The nature of blockchain technology means that all parties have access to the information relating to a supply chain or shipping process with far greater security, transparency, and reliability. Some major retailers – including Amazon and Alibaba – have led the way by testing blockchain technology’s ability to make their logistics more efficient.
Tracking in real time
Maintaining visibility of goods as they move through the supply chain has always represented a huge challenge to operators involved in the process. Blockchain technology, however, means the progress of materials can be updated in real time.
In an era when consumers expect ever more efficient deliveries, including next-day and same-day services, the potential of blockchain in logistics and supply chain to grease the wheels and administer a swift and efficient system represents a promise of huge value and worth.
Blockers to widespread adoption of blockchain in logistics
One is that the pace of innovation in logistics and supply chain over recent years has led to the development of a versatile and adaptable industry that already transfers data at virtually real-time speed. The adoption of blockchain technology in many contexts would make little discernible difference to the operation of the supply chain involved.
It is also questionable how practical it is for every single piece of data to be lodged in a block. Some supply chains already generate millions of real-time data updates to the organizations within it.
Blockchain in logistics examples
There are already many instances of companies – some of them multinational household names – that have begun investigating the potential benefits of using blockchain in logistics and supply chain, or blockchain in shipping logistics. They include:
- IBM: The American technology giant, which is now more than 100 years old, has recently created the IBM Blockchain. This initiative uses distributed ledgers to create smart contracts and develop data records. Some huge corporations – including Unilever, Nestle, and Walmart – have developed successful partnerships with IBM using the platform.
- Maersk: This is the biggest operator of shipping containers in the world, and it has begun to embrace the potential of blockchain in shipping logistics. It has used blockchain technology to track the movement of cargo across international borders, and is another example of a major corporation that has partnered with IBM to develop secure logistics processes.
- Microsoft: The technology giant has developed a cloud platform Azure, which employs blockchain technology. Partners that use Azure are able to track items at every step through the supply chain in industries including food distribution and pharmaceuticals. Financial institutions have also taken advantage of the possibilities delivered by Azure.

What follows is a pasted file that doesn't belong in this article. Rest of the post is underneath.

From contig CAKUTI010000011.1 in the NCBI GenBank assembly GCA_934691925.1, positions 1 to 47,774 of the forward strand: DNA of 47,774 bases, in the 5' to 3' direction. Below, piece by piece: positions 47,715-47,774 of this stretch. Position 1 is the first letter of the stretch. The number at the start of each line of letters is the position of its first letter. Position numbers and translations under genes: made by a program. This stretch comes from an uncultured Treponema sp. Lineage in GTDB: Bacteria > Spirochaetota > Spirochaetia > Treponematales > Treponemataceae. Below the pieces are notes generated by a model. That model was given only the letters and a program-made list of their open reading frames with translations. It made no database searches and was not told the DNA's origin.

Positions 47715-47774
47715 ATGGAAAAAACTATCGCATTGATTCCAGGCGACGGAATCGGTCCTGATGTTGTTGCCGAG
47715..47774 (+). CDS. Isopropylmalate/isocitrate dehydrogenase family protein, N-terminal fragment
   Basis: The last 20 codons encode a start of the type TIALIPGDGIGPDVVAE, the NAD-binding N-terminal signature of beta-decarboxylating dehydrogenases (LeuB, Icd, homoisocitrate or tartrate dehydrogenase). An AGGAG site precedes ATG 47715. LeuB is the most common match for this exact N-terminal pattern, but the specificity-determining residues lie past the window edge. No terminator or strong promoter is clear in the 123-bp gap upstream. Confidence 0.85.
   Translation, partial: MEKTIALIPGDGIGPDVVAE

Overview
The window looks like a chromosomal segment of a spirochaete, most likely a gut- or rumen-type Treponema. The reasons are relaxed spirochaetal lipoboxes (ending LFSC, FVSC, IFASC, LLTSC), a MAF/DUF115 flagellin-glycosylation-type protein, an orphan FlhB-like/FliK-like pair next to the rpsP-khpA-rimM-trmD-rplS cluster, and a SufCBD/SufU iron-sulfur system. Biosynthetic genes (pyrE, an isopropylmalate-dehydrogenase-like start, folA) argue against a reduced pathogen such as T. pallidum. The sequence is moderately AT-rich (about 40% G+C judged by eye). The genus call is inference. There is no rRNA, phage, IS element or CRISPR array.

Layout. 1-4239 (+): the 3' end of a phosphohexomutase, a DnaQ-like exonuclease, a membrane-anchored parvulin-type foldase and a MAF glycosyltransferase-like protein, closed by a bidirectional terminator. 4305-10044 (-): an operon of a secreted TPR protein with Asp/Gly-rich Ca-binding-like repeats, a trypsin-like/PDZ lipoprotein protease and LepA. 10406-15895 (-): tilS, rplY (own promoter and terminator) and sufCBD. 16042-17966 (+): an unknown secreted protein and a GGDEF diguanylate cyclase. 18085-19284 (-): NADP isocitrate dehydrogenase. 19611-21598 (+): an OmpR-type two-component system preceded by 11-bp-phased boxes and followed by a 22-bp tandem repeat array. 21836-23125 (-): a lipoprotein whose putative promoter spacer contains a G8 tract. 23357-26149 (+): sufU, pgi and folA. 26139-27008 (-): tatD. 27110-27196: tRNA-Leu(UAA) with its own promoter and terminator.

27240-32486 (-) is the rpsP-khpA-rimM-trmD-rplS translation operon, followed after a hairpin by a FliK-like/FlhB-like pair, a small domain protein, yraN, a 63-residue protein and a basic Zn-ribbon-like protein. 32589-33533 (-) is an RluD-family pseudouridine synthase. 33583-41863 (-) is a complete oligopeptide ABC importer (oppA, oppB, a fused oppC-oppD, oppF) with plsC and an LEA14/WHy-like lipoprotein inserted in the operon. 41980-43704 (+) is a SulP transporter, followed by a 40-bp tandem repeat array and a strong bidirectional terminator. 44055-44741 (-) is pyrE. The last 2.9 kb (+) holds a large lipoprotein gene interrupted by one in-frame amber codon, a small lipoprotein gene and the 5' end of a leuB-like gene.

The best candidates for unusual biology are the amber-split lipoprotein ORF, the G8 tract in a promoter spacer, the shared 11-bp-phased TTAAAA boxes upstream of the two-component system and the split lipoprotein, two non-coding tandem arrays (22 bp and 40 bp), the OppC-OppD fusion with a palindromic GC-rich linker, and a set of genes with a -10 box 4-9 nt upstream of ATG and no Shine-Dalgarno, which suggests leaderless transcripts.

- Oracle: From its base in Texas, the computer technology corporation has rolled out a SaaS solution called Intelligent Track and Trace. This system enables companies to record and store data from a variety of sources, which in turn means they can track shipments at every step of the process. Businesses who use it report swifter operations and reduced costs.
- Everledger: Transparency is the key benefit delivered by the blockchain technology developed by this organization, with a specific application to the diamond industry. It uses the tech to track each diamond traded, which has improved the industry’s ability to crack down on fraudulent claims, with a resulting rise in trust and credibility.
- Chronicled: A business that is working to improve traceability by the application of blockchain in shipping logistics. It uses blockchain technology and AI to approve instantly financial transactions in the shipping industry. Its IoT devices give logistics firms better insight into their processes, resulting in a more efficient transfer and delivery of products.
- Guardtime: This California organization has developed a blockchain in shipping logistics that has cut down on inefficiencies and, in the process, built trust and transparency. The ledger it has created uses smart contracts to verify data and keep it secure.
- SyncFab: Another California business, but this one works to improve the manufacturing supply chain. Companies who use its platform can access product manufacturing quotes, secure deals with producers and shippers via smart contracts, and track the process by which products are created. It counts Amazon and Google among its clients.
- Modum: From its base in Zurich, Switzerland, Modum delivers products driven by blockchain technology that benefit the pharmaceutical industry. Its services include tracking capability, temperature monitors and smart contracts, all of which work together to enable the on-time delivery of medicines.
- Provenance: Blockchain technology is at the heart of this London-based provider with a focus on the retail industry. Retailers can give their customers more peace of mind by tracking the development of their products, and showcasing their supply chains, to create more trustworthy goods and services.
Conclusion: How can ZirconTech help you?
It is clear from the examples of the ways in which blockchain in logistics is being used by many organizations that this is a concept of today, as well as tomorrow. Blockchain technology is here now in logistics and supply chain – and its benefits are being enjoyed already by a host of companies and industries around the world.
ZirconTech has extensive experience in the creation of solutions on public and private blockchains. Our expertise in blockchain technology means that we regularly provide consultancy services to business leaders in the logistics industry who are ready to incorporate the potential of blockchain in logistics and supply chain into their digital transformation.
When you want to begin a conversation about blockchain in logistics with an expert partner, it is time to talk to ZirconTech.